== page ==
On July 8, lawyer Hélène Poussard shocked the Jewish community with her remarks during the trial of Gabriel Sohier Chaput, an alleged neo-Nazi charged with willfully promoting hatred against an identifiable group. She attempted to make the case that the Holocaust was an “economical solution” resorted to because “someone close to Hitler” thought it was cheaper than keeping Jews in concentration camps or deporting them. She said she learned that in school.
“It wasn’t part of the initial plan (of Nazism) to exterminate Jews,” Poussard said. “And was it really six million victims? I believe that if people died in concentration camps, it was to save money.”
The Centre for Israel and Jewish Affairs (CIJA) is calling on Education Minister Jean-François Roberge to include the history of the Holocaust and “antisemitism awareness” in the curriculum of the province’s schools.
“Poussard’s statement is the straw that breaks the camel’s back,” said CIJA Quebec vice-president Eta Yudin.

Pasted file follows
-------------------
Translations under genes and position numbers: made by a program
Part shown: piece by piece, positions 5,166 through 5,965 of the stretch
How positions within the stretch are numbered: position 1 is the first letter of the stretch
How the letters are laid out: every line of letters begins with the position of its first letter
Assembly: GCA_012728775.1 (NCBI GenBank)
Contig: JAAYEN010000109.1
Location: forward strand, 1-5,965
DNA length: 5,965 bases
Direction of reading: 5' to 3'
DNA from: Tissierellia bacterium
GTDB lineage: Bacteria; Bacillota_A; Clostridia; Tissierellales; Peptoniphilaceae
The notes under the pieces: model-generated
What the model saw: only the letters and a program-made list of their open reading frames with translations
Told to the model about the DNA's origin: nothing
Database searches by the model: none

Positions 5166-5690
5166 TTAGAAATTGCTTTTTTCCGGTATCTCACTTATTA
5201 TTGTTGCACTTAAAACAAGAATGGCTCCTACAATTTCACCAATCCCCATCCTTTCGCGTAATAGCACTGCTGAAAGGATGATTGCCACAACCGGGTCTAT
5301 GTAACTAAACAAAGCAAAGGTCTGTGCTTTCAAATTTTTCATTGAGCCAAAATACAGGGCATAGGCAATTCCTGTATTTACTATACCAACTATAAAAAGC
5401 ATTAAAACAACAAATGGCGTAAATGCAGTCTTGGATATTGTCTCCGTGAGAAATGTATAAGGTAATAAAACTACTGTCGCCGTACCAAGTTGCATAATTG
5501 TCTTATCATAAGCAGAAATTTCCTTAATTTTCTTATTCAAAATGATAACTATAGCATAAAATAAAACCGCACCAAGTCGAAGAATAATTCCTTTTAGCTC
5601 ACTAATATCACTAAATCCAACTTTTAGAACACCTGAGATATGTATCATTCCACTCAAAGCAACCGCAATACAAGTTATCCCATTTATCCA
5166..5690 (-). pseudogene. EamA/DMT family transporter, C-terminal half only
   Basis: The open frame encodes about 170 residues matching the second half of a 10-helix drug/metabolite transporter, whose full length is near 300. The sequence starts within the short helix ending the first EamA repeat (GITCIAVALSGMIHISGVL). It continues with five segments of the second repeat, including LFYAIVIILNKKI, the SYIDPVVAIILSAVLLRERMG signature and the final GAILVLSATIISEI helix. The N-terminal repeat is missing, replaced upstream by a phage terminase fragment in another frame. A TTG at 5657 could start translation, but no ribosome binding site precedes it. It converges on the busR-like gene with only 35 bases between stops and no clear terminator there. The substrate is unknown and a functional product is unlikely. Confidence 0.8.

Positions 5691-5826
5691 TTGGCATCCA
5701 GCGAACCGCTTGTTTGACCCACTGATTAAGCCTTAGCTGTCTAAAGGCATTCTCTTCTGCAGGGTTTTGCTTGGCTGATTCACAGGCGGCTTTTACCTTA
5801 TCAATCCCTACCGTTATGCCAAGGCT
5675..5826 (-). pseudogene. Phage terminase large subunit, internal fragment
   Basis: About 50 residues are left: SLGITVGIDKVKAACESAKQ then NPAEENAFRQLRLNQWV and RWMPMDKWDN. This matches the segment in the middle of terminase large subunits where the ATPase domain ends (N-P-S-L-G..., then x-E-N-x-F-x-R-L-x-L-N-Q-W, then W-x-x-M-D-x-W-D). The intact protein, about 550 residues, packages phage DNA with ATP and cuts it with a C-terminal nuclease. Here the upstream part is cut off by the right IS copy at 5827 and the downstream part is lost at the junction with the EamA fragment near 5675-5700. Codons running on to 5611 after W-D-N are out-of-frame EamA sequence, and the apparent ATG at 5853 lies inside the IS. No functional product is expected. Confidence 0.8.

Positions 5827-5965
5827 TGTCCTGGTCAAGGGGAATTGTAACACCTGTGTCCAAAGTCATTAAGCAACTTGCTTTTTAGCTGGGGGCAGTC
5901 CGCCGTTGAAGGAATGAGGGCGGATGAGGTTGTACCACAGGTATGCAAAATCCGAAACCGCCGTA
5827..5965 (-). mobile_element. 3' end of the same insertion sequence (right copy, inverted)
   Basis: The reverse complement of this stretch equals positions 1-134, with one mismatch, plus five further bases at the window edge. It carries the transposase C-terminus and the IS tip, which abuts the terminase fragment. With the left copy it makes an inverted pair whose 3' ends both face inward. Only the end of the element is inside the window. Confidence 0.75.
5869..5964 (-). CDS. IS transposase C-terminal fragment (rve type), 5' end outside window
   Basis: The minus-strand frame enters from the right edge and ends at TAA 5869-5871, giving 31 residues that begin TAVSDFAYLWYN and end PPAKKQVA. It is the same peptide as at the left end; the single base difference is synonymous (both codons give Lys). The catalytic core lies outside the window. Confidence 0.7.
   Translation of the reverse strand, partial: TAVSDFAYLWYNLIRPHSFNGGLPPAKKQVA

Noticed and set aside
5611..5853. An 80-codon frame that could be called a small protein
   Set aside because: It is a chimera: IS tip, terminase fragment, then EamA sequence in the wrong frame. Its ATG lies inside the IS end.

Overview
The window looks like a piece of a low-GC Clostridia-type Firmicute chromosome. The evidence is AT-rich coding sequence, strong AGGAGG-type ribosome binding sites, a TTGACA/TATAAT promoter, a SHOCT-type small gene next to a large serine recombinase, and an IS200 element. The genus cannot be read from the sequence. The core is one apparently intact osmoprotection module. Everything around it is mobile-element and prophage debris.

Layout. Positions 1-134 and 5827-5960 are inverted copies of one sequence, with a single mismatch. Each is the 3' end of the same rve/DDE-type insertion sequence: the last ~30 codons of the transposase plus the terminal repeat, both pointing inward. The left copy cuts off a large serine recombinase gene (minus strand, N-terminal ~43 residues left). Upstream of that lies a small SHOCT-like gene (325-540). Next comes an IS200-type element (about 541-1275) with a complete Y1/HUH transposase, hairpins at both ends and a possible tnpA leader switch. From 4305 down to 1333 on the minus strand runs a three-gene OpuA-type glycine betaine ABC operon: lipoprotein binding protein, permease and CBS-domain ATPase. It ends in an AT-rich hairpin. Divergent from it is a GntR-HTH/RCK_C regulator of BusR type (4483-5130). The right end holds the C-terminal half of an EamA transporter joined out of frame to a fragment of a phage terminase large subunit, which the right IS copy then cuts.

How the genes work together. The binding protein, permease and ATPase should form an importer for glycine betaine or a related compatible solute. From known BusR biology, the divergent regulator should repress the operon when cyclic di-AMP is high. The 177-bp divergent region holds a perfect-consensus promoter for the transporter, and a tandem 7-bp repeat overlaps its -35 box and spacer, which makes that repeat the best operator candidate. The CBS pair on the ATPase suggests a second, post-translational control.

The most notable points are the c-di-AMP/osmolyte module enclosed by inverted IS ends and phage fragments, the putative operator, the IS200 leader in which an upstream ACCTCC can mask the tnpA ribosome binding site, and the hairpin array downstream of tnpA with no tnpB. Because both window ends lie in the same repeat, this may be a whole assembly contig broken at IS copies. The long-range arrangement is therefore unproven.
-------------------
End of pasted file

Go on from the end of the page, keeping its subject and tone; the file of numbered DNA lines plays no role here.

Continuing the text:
“Despite some teachers proactively including Holocaust education in their history or literature curriculum, Holocaust history is not part of the required curriculum in Quebec schools.”
The recent survey confirms a trend that year after year fewer Quebecers and Canadians know about the Holocaust, she added.
The Holocaust is touched upon in the compulsory Contemporary World course given in Grade 11. Anything more is generally left up to individual teachers. Critics say that is far from enough.
The education ministry this year published a pedagogical guide to teaching about 20th-century genocides that will be made available to all high schools, but its use is at the discretion of educators.
Written by two academics, the guide is the result of years of lobbying by the Foundation for Genocide Education, created by Heidi Berger, a child of survivors, with the participation of the MHM and other communities affected by genocide.
In June the MHM held a full-day training seminar on teaching the Holocaust and genocide in English and French, as well as a half-day virtual seminar earlier this month.